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No. 2:4

Hospital-Acquired Bloodstream Infections in Cancer Patients between

2005 and 2007 in a Turkish University Hospital.

Kurtaran B1;*, Candevir A1, Tasova Y1, Kibar F2, Inal AS1, Yavuz S3, Kara O3, Gurkan E4, Paydas S3, Aksu HSZ1, Gulsah
1Cukurova University, Faculty of Medicine, Department of Infectious Diseases
2Cukurova University, Faculty of Medicine, Department of Microbiology
3Cukurova University, Faculty of Medicine, Department of Medical Oncology
4Cukurova University, Faculty of Medicine, Department of Haematology
5Cukurova University, Faculty of Medicine, Department of Biostatistic

Corresponding Author: Behice Kurtaran, Cukurova University, Faculty of Medicine, Department of Infectious Diseases, Balcali, TURKEY,

Objective: This study is aimed to determine the local profile of blood culture isolates and changes in the susceptibility patterns to guide the antibiotic therapy in oncology and
haematology units.
Methods: Microbiologically documented hospital-acquired bloodstream infections were reviewed between 2005 - 2007 as a part of infection control surveillance in haematology-
oncology department of a university hospital.
Results: 194 microorganisms were isolated in 170 bloodstream infections episodes. Among these episodes, 79,1% (n=31), 80,9% (n=51) and 70,5% (n=48) were monomicrobial
in years 2005, 2006 and 2007, respectively. Among the isolated 194 microorganisms, the ratio of the gram-negative bacteria were slightly increasing throughout these three years;
68,9%, 70,4% and 77%, whereas the gram-positive bacteria were decreasing 31,1%, 23,9% and 19,2%, respectively and Candida species were the cause of 4 episodes (5,6%) in
2006 and 3 episodes in 2007 (3,8%) (p>0.05). The majority of the cases were primary bloodstream infections. The most prevalent secondary cause of bacteremia was urinary tract
infections in year 2005 and 2007 and pneumonia in 2006. Extended spectrum beta lactamases (ESBL) rate among E.coli and Klebsiella spp. isolates were 69,6%, 40% and 79,2% in
years 2005, 2006 and 2007 respectively. Vancomycin resistance was high; 15/20 among Enterococcus species in the three years. The most effective agents against gram negative
bacteria were aminoglycosides and carbapenems.
Conclusion: As a conclusion, gram negative microorganisms especially the Enterobacteriaecea are the major cause of bacteremia in haematology and oncology patients. Due to
the high resistance rates, antibiotic therapy should be selected strictly.

Key Words: Bloodstream infection, cancer, hospital-acquired

Introduction Currently, gram-positive bacteria are isolated more often than

gram negative bacteria in bloodstream infections in cancer pa-
Infections are inevitable complications which are result of tients (8). However: in developing countries this shift is not true
neutropenia and impaired immune response after chemothe- because of the limited sources for infection control measures
rapeutic use in cancer patients. Most of these infections are (8-11).
hospital-acquired in nature, because patients with cancer have
prolonged and repeated contact with hospital environment Additionally, by prompt and appropriate empirical antibiotic
and are exposed to numerous sources of infection which may therapy, mortality was shown to be decreased and over the de-
involve invasive procedures. Additionally, they generally suffer cades it became mandatory. One of the major principles of the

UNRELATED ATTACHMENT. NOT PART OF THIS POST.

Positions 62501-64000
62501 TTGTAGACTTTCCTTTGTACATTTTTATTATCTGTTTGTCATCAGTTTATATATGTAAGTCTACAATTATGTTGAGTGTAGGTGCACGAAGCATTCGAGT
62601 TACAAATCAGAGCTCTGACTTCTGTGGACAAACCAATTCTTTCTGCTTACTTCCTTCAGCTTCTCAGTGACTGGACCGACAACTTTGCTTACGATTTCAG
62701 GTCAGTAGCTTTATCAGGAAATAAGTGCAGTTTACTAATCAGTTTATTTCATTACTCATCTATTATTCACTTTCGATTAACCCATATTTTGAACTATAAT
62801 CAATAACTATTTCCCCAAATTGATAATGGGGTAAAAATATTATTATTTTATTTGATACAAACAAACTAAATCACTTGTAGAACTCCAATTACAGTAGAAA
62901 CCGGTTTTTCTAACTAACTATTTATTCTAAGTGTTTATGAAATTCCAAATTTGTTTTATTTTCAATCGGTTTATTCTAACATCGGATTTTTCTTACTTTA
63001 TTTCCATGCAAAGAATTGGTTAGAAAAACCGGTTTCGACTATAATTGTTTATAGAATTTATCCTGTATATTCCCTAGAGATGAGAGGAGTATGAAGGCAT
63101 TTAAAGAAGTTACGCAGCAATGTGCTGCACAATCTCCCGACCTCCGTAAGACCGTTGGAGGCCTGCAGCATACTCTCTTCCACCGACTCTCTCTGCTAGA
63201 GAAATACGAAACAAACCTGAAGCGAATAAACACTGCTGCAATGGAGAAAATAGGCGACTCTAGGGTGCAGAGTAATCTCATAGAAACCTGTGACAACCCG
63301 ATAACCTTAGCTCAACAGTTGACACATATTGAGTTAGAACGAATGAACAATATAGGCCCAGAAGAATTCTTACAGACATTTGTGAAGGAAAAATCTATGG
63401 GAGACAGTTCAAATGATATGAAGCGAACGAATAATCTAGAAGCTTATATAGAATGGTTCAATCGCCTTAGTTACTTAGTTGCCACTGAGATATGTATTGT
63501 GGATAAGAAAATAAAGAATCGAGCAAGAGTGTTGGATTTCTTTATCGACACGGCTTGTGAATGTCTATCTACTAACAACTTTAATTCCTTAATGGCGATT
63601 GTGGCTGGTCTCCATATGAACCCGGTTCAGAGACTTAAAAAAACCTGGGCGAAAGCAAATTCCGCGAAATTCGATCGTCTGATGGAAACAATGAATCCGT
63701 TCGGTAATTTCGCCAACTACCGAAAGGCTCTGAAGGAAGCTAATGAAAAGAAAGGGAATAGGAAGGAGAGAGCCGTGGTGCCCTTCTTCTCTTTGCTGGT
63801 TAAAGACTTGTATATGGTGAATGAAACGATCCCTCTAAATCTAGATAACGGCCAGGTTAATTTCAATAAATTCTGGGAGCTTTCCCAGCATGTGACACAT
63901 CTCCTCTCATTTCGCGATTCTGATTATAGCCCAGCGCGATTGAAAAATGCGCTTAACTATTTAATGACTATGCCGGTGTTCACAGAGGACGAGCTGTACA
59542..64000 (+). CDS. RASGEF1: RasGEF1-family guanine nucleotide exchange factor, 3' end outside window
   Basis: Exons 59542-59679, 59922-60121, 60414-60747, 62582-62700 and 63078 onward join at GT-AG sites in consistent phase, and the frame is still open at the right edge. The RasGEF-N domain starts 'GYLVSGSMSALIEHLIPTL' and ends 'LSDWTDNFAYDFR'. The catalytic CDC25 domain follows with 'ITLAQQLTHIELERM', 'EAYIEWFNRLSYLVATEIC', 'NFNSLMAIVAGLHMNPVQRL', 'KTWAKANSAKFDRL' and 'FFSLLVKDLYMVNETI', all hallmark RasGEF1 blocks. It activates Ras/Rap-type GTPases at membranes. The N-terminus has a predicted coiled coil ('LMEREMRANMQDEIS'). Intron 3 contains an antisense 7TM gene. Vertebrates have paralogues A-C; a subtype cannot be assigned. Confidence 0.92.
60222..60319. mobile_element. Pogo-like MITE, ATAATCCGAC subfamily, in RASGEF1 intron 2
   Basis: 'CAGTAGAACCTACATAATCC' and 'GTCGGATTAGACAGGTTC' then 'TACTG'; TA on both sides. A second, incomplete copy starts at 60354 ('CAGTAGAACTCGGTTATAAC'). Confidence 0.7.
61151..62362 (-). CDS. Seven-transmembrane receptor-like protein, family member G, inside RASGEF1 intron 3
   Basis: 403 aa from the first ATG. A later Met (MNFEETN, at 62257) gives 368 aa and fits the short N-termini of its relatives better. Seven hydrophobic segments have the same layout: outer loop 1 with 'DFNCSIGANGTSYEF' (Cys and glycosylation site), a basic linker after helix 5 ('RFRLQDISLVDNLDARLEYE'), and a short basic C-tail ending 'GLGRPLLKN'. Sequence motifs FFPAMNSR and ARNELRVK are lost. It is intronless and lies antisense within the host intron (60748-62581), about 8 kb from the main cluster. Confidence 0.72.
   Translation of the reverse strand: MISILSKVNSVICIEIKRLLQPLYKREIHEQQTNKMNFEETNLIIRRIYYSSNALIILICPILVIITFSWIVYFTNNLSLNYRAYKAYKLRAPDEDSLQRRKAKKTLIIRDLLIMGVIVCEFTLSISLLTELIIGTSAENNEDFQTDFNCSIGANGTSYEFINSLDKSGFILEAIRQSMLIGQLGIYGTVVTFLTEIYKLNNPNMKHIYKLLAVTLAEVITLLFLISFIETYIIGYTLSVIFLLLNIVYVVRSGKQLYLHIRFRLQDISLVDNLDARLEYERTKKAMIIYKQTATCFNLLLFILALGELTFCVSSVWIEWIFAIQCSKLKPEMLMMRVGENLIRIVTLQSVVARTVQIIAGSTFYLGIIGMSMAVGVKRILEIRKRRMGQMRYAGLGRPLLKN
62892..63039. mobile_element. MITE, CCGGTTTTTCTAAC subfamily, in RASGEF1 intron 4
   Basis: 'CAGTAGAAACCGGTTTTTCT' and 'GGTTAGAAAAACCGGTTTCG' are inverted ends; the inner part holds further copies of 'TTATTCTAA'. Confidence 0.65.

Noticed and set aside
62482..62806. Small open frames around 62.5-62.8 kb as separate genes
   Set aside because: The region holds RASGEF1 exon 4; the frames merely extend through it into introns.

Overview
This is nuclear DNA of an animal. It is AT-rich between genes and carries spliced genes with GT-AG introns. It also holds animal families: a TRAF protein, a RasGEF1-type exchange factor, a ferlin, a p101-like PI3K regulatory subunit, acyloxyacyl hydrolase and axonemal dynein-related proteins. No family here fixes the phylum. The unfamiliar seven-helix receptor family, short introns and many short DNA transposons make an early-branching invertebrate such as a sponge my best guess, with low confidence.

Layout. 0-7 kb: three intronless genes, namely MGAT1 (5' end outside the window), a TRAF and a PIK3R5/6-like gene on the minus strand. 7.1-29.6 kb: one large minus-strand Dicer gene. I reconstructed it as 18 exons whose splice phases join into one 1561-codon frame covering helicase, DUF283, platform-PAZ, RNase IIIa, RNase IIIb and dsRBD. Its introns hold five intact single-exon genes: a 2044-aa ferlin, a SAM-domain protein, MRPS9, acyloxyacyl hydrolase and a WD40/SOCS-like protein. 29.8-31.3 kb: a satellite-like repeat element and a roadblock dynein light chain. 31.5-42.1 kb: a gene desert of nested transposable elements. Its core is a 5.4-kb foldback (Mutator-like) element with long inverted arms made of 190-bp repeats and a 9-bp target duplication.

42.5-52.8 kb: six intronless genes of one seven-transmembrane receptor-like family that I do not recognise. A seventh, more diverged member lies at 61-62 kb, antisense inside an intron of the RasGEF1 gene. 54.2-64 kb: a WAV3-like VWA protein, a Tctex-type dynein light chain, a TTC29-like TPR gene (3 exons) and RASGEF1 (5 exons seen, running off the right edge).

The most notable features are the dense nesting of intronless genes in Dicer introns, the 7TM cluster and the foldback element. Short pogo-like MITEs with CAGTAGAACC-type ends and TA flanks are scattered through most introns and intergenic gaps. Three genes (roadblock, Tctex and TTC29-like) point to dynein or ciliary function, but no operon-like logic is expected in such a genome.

from immunosuppressive chemotherapy and radiation. Aggres- management of infections in patients with cancer is to recogni-
sive antineoplastic chemotherapy is a risk factor for infections in ze the variability from one time period to another. Regular lo-
immunocompromised patients with cancer (1-4). cal data relating causative microorganisms leading to hospital-
acquired bloodstream infections are very important to control
Bloodstream infections in cancer patients account for approxi- infections in these countries, such as Turkey. For this reason,
mately more than 20% of hospital-acquired infections (5-7). local surveillance data should be maintained regularly for early
Hospital-acquired bloodstream infections in cancer patients can and appropriate empirical therapy.
be caused by a variety of microorganisms, but the most com-
mon pathogens are bacteria followed by fungi. The prognosis of The objective of this article is to report a 3 years study of hos-
nosocomial bloodstream infections is influenced by many fac- pital-acquired bloodstream infection surveillance results in an
tors, including the microorganism causing the sepsis, the sour- oncology unit that is based on National Nosocomial Infections
ce of infection, the absolute neutrophil count, the bone marrow Surveillance (NNIS) system methods.
status, and the presence or absence of shock.(4-6). Bloodstream
infections are often associated with high mortality rate. These data might serve for comparative studies with other on-
cology ICUs and also help to develop a more efficient surveillan-

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No. 2:4

ce system, allowing for detailed infection control measures for (range 20-84 years) in haematology unit and 52 years (range 26-
these high-risk patients. 73 years) in oncology unit in 2007.

Of the 170 episodes, 79,1% (n=31), 80,9% (n=51) and 70,5%

Material and methods (n=48) were monomicrobial in years 2005, 2006 and 2007, res-
The study was conducted at haematology-oncology department
of Cukurova University Hospital. Both hematological and solid A total of 194 microorganisms were isolated, 39 episodes of
organ malignancies were followed up by this department. Be- documented bloodstream infection in 30 patients in 2005, 63
fore 2006 our haematology and oncology patients were hospi- episodes in 50 patients in 2006 and 68 episodes in 51 patients
talized in the same ward and after 2006 these two units were in 2007.
separated. Antibiotic policies have been derived by infectious
diseases, haematology and oncology professionals since 2000 Of the 194 episodes, while the ratio of the gram-negative bac-
according to Infectious Diseases Society of America (IDSA) gui- teria were slightly increasing in three years; 68,9%, 70,4% and